Summary: This passage follows our last study when we looked at the purpose of Lazarus’ death. Tonight’s passage is a dynamic conversation between Jesus and Martha. What happened caused an increase in Martha’s faith. Anyone with a seeking heart that studies this
Tonight we look at John 11 verses 17-27. This passage follows our last study when we looked at the purpose of Lazarus’ death. Tonight’s passage is a dynamic conversation between Jesus and Martha. What happened caused an increase in Martha’s faith. Anyone with a seeking heart that studies this passage will see their faith grow as well.
READ 17-20. The scene was Bethany, a suburb of Jerusalem about 2 miles away. When Jesus arrived, someone told Him that Lazarus had already been buried for 4 days. Jesus didn’t actually enter the city of Bethany. He stayed on the outskirts of the city. Just why, we are not told. Maybe the large crowd following Him was too big to crowd into the city, or maybe He was simply avoiding those who were bitterly opposed to him. There was a huge number of mourners who had come to comfort the family, and some of these were opposed to Jesus as we will see in v. 46.
Whatever the reason for remaining on the outskirts of the city, Jesus apparently sent a messenger to tell Martha that He had arrived. As soon as she heard, she left the house and ran out to meet Him. But Mary stayed at home.
Many sermons have been written over the contrast between Martha and Mary. Martha was the woman of action and energy, so she was the one who went out to meet Jesus. Mary was the contemplative and meditative one, so she remained at home to receive the mourners.
READ 21-22. So Martha goes straight to the preacher to complain. In her complaining to Jesus she shows limited faith in Him. She believed in Jesus. She even believed that Jesus could have healed Lazarus and kept him from dying. But you might remember from our last study that Jesus didn’t come immediately when He was called; so her brother died.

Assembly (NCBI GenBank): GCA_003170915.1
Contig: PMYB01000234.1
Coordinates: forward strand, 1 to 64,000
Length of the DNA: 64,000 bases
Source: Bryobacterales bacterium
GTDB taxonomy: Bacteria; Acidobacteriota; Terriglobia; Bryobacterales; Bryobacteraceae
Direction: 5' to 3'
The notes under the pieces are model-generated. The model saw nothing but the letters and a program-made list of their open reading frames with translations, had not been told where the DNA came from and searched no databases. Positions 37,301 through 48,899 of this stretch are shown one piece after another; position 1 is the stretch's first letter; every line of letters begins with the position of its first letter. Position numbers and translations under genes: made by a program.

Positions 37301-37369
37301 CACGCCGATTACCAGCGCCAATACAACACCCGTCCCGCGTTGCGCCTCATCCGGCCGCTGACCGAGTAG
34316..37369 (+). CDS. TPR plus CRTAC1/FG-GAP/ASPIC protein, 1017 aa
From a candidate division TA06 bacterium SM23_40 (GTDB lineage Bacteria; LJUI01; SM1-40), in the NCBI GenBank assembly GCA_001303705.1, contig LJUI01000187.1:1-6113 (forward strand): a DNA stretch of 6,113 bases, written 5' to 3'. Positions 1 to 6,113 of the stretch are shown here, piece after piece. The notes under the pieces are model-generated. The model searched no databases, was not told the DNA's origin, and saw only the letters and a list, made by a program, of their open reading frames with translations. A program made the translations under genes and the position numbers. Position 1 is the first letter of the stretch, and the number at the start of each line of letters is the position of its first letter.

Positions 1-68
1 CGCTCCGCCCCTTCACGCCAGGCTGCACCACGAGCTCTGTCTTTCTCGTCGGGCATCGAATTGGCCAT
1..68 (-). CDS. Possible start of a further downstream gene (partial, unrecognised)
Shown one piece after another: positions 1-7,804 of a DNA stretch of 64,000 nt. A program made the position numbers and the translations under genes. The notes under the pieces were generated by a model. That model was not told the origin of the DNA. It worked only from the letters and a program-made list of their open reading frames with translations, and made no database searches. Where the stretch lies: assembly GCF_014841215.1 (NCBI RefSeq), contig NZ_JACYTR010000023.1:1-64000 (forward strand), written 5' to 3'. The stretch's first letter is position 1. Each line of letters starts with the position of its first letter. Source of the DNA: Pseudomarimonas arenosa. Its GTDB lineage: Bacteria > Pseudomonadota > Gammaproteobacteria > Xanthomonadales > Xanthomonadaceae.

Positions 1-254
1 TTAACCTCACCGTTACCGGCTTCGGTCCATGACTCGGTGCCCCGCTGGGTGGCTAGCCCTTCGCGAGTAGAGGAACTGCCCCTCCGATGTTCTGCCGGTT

Why didn’t Jesus come when He was called? We talked about that in our last study and said that we were being taught to wait upon the Lord and that everything is in HIS timing, not ours. This waiting before he went all tied in to the fact that Lazarus’ death was to bring glory to God.
Why didn’t Jesus heal Lazarus when Martha and the family loved Jesus so much and had done so much for Him?
Why did He let Lazarus die?
The point is this: Martha did believe in Jesus, but her faith was a complaining faith. How many of you have a complaining faith? Martha didn’t believe to the point of resting in faith. She didn’t believe with an unlimited and resting faith. She was not entrusting the matter completely into the Lord’s hands. She wasn’t yet convinced that what had happened was for the best. She trusted Jesus as her Savior, but she questioned what had happened. She complained and even reproached Jesus.
A complaining faith is a limited faith. It’s a faith that questions Jesus’ Lordship
• That questions if Jesus has done what is best.
• That questions if Jesus even knows what is best.
It says to Jesus, “If you had been here, if you had acted differently, if you had done this or that, then this trial wouldn’t have happened.” Note that Martha was convicted immediately for having complained and reproached Jesus. She blurts out in v. 22 (READ).
But even here her limited faith shows itself. She didn’t say, “Lord, I know that you can do anything you will.” She said, “God will give you whatever you ask.” She was still limiting Jesus to some level below God. She still had not grasped that Jesus Himself was the Resurrection and the Life. She had a complaining, limited faith in Jesus.
READ 23-24. Here we see Martha’s fundamental faith. Jesus said in v. 23 (READ). He couldn’t have made it clearer. Lazarus was to arise from the dead. Martha misunderstood. She thought Jesus meant that Lazarus would arise in the resurrection at the last day.
Martha had that fundamental faith. She believed in the resurrection. She believed what Jesus had taught. But Martha’s fundamental faith experienced disappointment. The promise of a future resurrection and reunion is not always a comfort. Her loved one was gone NOW. There was now no contact and no relationship with him, not on this earth.
Everything about her life was now completely changed. Her household was radically different. She believed in the resurrection and believed in all the fundamentals of the faith, but the resurrection was so far in the future that it was of little comfort to her then.
The point is this: a fundamental faith is essential. A person must believe in the fundamental of the faith, but a fundamental faith is short. It’s not all there is to faith and to our life in Christ. It’s not a living faith. And every person needs what Martha needed: a living faith, a faith that is alive and vibrant, dynamic and moving. We need the knowledge that Jesus is the resurrection and the life.